- Notifications sent to member states where service provider is located
- Possibility to refuse an order when there are fundamental rights concerns
- Data protection rules must be respected and data controllers notified
On Tuesday, EP and Council negotiators reached a political agreement on core elements of a package on requesting electronic data for criminal investigations from elsewhere in the EU.
After negotiations on June 28, a political agreement was reached on core elements of the legislative package on collecting and preserving electronic evidence (“e-evidence”) across member state borders in the EU. The new legislation would allow national authorities to request evidence directly from service providers in other member states, or ask that data be preserved for future use. The new rules would also mandate companies to appoint EU legal representatives to deal with electronic evidence requests in a centralised way.
Fundamental rights in focus
In the negotiations, Parliament sought to ensure that criminal investigations become more efficient, while fundamental rights and EU data protection rules are respected. Parliament secured a requirement to notify the authorities in the member state where the service provider is located, for traffic and content data, except for situations where the suspect resides in the issuing member state and the crime is committed there. Orders can be refused on certain grounds, notably when there are concerns about fundamental rights. In addition, the protection of media freedom and journalists was one of the main priorities of the Parliament.
Co-legislators also agreed on the rules on the reimbursement of costs and sanctions that could be imposed to the service providers in case on non-compliance. Finally, it was agreed that orders would be communicated through a specific, secure IT system.
Rapporteur Birgit Sippel (S&D, DE) said: “As everyday life moves online, criminal activity also takes place more online, meaning that electronic evidence is increasingly important. But, accessing this evidence across borders can be a lengthy and cumbersome process, and data is too often deleted in the process. Today’s provisional agreement on the main elements of the package means that national authorities can make a direct request to service providers in other Member States to hand over or secure electronic evidence. As a long-standing advocate for the protection of personal data, I fought hard to secure safeguards that mean investigating authorities have to inform the target country’s authorities where the most sensitive data, traffic and content data, are concerned and give them an opportunity to refuse an order in specific circumstances, in particular where fundamental rights are at stake, while the service provider has to preserve the data. Parliament also made it clear that service provider will have the right to raise concerns to both the issuing and the enforcing State, for example, where the right to freedom of expression is at stake.”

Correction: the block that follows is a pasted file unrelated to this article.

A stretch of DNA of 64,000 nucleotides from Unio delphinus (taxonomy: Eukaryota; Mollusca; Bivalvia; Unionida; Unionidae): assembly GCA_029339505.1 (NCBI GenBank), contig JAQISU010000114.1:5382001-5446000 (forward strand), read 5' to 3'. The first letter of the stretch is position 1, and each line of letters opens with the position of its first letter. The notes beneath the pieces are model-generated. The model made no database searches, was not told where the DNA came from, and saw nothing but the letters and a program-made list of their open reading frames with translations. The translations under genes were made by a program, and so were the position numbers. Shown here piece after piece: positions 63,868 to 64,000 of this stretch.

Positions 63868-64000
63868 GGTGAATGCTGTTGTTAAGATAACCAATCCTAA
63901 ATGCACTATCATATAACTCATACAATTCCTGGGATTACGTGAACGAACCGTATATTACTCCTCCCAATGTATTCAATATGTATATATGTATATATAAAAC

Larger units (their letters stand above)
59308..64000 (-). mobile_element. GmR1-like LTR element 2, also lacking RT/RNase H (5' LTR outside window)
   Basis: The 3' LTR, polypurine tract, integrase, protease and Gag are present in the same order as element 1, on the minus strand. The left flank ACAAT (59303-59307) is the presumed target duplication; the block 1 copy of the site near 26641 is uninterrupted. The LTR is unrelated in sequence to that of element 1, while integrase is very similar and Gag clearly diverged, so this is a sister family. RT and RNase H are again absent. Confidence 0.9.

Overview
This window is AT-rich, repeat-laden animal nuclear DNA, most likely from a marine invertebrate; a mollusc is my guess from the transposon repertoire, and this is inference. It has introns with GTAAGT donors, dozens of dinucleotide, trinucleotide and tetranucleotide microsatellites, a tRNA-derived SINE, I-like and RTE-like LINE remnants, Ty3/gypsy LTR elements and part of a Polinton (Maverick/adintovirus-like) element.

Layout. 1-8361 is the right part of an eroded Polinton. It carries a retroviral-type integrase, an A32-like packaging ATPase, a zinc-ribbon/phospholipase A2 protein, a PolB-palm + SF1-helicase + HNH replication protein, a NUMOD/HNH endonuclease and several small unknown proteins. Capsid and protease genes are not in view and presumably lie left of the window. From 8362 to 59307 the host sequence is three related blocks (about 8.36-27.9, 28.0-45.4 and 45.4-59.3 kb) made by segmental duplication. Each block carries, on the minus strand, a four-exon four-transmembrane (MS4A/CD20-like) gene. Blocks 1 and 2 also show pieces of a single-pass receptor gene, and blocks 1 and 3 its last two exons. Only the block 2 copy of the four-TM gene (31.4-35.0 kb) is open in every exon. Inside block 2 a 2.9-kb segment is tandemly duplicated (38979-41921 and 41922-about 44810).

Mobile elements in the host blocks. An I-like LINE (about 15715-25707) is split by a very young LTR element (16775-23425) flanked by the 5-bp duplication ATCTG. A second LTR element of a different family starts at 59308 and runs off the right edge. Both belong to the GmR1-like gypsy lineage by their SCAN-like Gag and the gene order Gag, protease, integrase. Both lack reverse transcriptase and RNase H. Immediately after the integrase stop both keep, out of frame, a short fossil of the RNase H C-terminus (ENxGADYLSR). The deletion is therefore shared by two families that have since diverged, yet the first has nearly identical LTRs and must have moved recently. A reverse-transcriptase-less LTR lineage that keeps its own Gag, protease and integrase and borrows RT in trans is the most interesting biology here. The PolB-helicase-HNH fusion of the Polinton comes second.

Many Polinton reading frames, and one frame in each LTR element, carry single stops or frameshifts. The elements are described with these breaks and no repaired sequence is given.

The negotiating teams will still have to agree on outstanding aspects of the package, which consists of a regulation and a directive. Then, the European Parliament and the Council of the EU will have to formally adopt them.